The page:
Obsessing on just the price of a new car is a noob’s error. Why do you think car commercials draw your attention to it? Instead, decide based on total cost of ownership or TCO, of which price is just one component. Here’s a short checklist
Of course you want to negotiate the lowest price, but after that hard won progress with the salesperson, don’t give it all back in the finance office. Use online tools to get a good idea of what people are actually paying for that car in your zip code. Then, decide to buy or lease…
Because 90% of us finance a new car in some way, shop interest rates everywhere, not just what the dealer offers. So-called “captive” financing may offer terms no bank can match because the carmaker just needs to move units, but you must check your bank, online loan quotes and any deals your employer may have arranged. Do the biggest down payment and the smallest loan term you can comfortably swing. And consider selling your old car, not trading it in: You should get more for it that way.
Leasing has grown nearly a third of new car transactions, and more than that in luxury cars. A lease should mean less money up front and each monthly, but you won’t own a thing at the end of it. But many folks like the idea of never owning an aging machine. Leases have three cost levers you should read before signing:
- Capitalized cost or cap reduction is like a down payment. Some factory leases forego this to move slow selling cars.
- Money factor is like an interest rate. Banks aren’t in the leasing business as a charity.
- Residual value is an estimate of what the car will be worth when it comes back into the dealer’s inventory. Higher residual at the end means less out of your pocket along the way.
These come in two types: Yours and theirs. “Yours” include special low factory finance & lease rates, rebates, loyalty discounts for buying the same brand again, etc. They must be disclosed to you by the dealer. “Theirs” include factory incentives for hitting certain sales volume tiers each month. These so-called “stair step” incentives are one reason you might see a car advertised for a lot less at a given dealer than at others: They may be gambling that they’ll get a big factory bonus that month and are backing some of it out of car prices now to make sure they do.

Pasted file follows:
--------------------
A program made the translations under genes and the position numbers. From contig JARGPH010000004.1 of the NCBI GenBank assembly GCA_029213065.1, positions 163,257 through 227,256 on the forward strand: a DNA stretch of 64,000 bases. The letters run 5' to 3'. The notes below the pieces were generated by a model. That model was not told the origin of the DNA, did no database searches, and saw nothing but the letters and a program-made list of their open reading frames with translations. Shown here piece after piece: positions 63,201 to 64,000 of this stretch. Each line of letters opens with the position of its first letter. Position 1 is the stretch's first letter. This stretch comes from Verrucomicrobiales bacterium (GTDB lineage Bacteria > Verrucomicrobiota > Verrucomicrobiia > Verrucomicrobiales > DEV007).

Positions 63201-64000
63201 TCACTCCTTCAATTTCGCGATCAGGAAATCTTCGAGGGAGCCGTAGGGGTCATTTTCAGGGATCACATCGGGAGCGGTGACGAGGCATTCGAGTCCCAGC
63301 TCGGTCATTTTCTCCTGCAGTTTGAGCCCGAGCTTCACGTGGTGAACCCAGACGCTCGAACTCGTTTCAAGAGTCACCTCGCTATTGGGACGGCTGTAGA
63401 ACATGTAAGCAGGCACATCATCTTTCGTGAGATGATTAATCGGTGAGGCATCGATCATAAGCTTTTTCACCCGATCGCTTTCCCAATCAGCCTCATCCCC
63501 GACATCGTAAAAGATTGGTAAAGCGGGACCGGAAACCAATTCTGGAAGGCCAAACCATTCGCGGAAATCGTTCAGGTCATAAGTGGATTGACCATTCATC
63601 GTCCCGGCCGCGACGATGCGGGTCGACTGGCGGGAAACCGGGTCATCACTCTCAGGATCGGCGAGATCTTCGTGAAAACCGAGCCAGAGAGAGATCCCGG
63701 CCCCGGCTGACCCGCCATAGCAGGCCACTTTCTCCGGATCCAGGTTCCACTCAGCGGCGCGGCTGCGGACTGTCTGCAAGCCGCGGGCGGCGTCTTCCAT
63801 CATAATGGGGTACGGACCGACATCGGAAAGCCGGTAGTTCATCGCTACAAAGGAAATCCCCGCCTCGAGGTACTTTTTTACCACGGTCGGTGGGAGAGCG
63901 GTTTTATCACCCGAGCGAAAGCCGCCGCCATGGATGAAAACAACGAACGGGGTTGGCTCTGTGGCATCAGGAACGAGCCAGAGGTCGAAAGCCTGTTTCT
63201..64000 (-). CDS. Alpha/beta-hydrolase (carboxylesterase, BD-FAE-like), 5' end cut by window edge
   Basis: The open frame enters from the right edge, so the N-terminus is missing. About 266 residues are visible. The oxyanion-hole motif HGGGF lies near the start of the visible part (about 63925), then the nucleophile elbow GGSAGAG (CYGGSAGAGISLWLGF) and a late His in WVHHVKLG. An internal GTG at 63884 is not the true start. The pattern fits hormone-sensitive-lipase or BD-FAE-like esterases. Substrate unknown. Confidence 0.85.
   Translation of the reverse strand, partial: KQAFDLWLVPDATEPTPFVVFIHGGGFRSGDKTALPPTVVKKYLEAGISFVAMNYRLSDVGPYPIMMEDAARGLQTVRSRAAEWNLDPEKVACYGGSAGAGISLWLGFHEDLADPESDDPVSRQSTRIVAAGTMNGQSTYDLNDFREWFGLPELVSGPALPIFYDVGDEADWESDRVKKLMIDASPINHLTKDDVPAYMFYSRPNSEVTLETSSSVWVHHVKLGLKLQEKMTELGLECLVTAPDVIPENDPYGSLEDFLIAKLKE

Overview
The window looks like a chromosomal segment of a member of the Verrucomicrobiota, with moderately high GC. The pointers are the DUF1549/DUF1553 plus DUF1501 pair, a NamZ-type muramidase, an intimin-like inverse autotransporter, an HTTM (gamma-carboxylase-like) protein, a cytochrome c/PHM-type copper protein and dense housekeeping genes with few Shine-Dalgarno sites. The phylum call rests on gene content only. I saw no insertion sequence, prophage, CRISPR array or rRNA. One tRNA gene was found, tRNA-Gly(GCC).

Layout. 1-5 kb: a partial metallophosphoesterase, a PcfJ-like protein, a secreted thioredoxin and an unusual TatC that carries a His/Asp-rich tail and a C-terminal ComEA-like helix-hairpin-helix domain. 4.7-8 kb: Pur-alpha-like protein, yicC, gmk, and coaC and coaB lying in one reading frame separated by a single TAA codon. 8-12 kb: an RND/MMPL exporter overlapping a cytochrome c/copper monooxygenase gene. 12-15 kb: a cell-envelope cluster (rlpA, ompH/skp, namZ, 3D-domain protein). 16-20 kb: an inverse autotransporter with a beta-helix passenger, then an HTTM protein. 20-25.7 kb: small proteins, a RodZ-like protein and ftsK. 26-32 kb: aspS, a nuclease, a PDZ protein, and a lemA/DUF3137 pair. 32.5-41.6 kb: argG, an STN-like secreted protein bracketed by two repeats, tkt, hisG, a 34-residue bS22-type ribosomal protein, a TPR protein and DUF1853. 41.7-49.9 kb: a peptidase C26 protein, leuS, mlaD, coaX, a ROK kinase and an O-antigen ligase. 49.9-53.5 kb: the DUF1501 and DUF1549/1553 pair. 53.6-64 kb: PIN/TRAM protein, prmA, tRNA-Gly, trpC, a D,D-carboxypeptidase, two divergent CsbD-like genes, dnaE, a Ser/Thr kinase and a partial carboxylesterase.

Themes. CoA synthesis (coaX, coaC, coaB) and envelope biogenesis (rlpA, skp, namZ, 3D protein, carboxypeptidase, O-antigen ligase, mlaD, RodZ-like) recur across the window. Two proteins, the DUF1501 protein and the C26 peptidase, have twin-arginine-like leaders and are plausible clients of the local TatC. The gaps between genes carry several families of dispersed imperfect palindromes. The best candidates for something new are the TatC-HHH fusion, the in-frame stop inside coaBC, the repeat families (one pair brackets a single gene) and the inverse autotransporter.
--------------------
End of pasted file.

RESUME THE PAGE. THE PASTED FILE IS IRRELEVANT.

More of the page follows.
This only really matters if you own a car beyond warranty and beyond any included new car service plan. Estimating it is a bit of a black art, but some consumer reviews can give you an idea of which cars have lots of problems and which don’t. Google specific owner forums to get an idea of average brake and tire wear.
Call your agent (or a new one) before you sign on the dotted line. There is often no visible rhyme or reason to why some cars cost a lot to insure. It can be a rude awakening when you call your agent the morning after bringing home your new car.
Fuel matters in two ways. What is the car’s average MPG compared to others you are considering, and does it take Premium fuel. Premium is becoming more common due to smaller engines that use higher compression to compensate for their size. It can add $300-$500 a year to your TCO.
Extended warranties and service plans
To make it simple, I say don’t do it. But if you have bad car karma, it may work out for you. Make sure the plan you buy isn’t too much of a duplicate of factory coverage, know where it requires you get work done, who gets paid and how much, how much and how often you can use it, and if it’s transferable if you sell the car while the plan is in effect (which doesn’t apply in a lease.)
Like residual value in a lease, resale value in a sale is what your purchased car will be worth when you finally own it clear. There are guides online to estimate this, but most people never bother with them. Big mistake. If I told you I either will or won’t give you $4,000 in five years, I’d have your attention, right? Well, that is exactly the difference resale value can make between cars you may be considering — and far more if you’re buying a luxury car.
Finally, know that walking into a showroom with for a quick, all-cash sale does not make you a dream customer, especially if you drove quite a way for the best price. Dealers make little if any money on the actual sale of a new car, after costs. The money for them is in financing or leasing, extended warranties, dealer installed options, used car sales, trade-ins, incentive payments from the factory, and getting you back for service and repair.